It looks as though my crude Outbreak Profile was pointing in the right direction two days ago. CDC posted a "date of onset" curve for the first time this evening, and the shape of the curve seems to show that the outbreak has passed its peak.
This does not mean that there won't be a further increase in the tally of cases. Nor, according to the update that appeared today on the FDA website has the warning against consuming certain types of tomatoes been canceled.
CDC reports that, as of 9pm (EDT) yesterday, there are now 1,220 lab-confirmed cases of Salmonella Saintpaul infection. The number of cases for which certain important details – including the date of onset – are known has risen from 828 (as of the July 16th report) to 1,167. The number of cases with an onset date in June or July has risen correspondingly, from 372 to 625.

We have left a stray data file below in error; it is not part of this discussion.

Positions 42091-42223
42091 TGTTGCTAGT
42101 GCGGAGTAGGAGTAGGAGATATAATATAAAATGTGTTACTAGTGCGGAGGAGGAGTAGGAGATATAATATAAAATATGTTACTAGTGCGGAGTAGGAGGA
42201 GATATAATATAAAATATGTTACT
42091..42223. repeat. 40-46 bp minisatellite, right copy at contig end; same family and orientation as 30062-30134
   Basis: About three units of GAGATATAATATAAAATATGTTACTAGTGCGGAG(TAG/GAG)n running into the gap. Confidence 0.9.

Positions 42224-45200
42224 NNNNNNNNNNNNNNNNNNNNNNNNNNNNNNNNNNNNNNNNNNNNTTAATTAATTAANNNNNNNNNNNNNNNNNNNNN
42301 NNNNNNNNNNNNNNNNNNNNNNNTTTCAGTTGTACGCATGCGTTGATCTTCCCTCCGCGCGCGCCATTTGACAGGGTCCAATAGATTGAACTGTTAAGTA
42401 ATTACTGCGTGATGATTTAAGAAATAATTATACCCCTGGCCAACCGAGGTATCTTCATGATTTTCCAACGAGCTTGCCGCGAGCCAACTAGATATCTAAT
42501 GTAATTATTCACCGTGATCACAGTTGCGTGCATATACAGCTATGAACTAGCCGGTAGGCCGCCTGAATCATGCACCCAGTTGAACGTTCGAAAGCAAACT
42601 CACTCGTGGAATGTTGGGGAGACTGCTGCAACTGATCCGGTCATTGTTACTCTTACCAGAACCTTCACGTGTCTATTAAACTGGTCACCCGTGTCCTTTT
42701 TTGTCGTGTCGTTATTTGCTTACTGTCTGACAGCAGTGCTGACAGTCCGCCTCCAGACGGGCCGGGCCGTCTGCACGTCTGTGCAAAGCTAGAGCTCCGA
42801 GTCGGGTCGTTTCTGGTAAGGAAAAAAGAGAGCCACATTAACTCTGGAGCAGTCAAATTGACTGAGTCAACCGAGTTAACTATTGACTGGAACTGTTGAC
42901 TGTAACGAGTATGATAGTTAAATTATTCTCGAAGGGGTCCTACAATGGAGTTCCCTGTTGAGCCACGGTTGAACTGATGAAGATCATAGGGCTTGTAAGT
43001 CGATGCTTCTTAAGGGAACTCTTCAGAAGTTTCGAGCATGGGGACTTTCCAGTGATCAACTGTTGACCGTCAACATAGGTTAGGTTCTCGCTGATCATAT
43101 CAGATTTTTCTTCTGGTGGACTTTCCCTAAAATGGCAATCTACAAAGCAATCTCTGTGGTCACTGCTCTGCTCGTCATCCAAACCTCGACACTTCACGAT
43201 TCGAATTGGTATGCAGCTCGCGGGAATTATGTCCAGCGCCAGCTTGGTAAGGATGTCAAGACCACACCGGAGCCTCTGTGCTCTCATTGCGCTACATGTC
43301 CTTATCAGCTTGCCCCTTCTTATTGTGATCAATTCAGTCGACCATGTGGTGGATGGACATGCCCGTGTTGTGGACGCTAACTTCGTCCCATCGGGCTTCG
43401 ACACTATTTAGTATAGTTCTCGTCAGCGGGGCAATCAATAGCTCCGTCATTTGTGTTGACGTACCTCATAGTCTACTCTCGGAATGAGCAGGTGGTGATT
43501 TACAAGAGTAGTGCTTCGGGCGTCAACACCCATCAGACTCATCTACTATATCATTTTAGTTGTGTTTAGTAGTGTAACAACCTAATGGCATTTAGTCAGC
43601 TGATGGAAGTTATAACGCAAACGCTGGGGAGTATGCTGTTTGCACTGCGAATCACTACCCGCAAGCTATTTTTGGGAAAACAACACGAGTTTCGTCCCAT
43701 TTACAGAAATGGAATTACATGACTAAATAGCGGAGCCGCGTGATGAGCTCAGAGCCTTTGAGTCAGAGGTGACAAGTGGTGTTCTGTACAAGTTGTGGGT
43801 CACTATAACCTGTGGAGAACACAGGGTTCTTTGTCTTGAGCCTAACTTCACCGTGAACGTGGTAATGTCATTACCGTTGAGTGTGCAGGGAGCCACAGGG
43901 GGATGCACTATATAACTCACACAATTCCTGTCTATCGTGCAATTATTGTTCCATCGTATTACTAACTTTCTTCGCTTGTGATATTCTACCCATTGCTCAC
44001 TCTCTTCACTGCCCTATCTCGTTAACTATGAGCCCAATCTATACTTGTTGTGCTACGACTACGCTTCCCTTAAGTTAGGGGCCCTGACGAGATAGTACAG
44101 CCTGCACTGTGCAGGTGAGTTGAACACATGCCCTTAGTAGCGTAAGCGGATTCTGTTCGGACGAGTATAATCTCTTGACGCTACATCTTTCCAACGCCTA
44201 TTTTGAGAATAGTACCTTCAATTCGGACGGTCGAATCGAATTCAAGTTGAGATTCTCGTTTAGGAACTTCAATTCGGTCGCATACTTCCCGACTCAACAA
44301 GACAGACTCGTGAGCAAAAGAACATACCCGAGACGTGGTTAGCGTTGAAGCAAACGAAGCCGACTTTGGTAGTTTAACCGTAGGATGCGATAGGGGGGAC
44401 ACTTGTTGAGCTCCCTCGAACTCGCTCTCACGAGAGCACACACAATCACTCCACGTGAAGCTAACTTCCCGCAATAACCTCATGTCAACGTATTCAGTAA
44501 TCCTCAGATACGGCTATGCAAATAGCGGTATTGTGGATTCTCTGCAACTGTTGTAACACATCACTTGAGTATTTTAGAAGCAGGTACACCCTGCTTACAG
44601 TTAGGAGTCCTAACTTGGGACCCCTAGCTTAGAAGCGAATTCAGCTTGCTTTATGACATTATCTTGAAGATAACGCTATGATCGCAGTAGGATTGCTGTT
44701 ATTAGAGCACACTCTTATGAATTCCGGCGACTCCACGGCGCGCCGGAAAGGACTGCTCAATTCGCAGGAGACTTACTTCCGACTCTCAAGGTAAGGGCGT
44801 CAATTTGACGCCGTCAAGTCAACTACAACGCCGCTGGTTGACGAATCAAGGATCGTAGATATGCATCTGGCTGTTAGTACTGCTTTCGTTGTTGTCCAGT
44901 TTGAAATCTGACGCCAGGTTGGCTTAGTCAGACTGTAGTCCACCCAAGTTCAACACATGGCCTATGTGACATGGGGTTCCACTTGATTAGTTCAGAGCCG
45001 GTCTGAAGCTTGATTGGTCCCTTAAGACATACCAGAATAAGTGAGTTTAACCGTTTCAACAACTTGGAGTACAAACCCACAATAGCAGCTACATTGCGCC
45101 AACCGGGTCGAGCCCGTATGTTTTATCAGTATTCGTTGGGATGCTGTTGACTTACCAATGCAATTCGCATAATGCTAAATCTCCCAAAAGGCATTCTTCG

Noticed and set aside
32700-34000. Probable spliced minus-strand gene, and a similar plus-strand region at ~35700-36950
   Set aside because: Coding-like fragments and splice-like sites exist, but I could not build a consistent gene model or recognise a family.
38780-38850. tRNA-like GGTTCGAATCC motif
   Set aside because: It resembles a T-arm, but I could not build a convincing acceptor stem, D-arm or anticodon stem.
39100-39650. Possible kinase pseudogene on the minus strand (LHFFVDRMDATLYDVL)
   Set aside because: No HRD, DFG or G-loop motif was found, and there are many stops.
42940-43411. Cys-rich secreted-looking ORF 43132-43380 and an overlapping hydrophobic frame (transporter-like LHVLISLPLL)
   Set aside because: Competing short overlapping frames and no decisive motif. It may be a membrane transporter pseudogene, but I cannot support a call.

The winding down of this outbreak is a mixed blessing. Of course, no one wants to see even one more person fall ill with a Salmonella infection. But entering this phase of an epidemic without having identified the source of the contamination makes it very likely that the culprit will never be known.
Why is this important? Because history – and outbreaks – have a nasty habit of repeating themselves when left unsolved. Malt-o-Meal can attest to that. So can the tomato grower on Virginia's eastern shore, whose tomatoes were the source of two Salmonella outbreaks – two years apart.
In the absence of a solution to this microbiological mystery, we probably have not seen the last of this strain of Salmonella Saintpaul.
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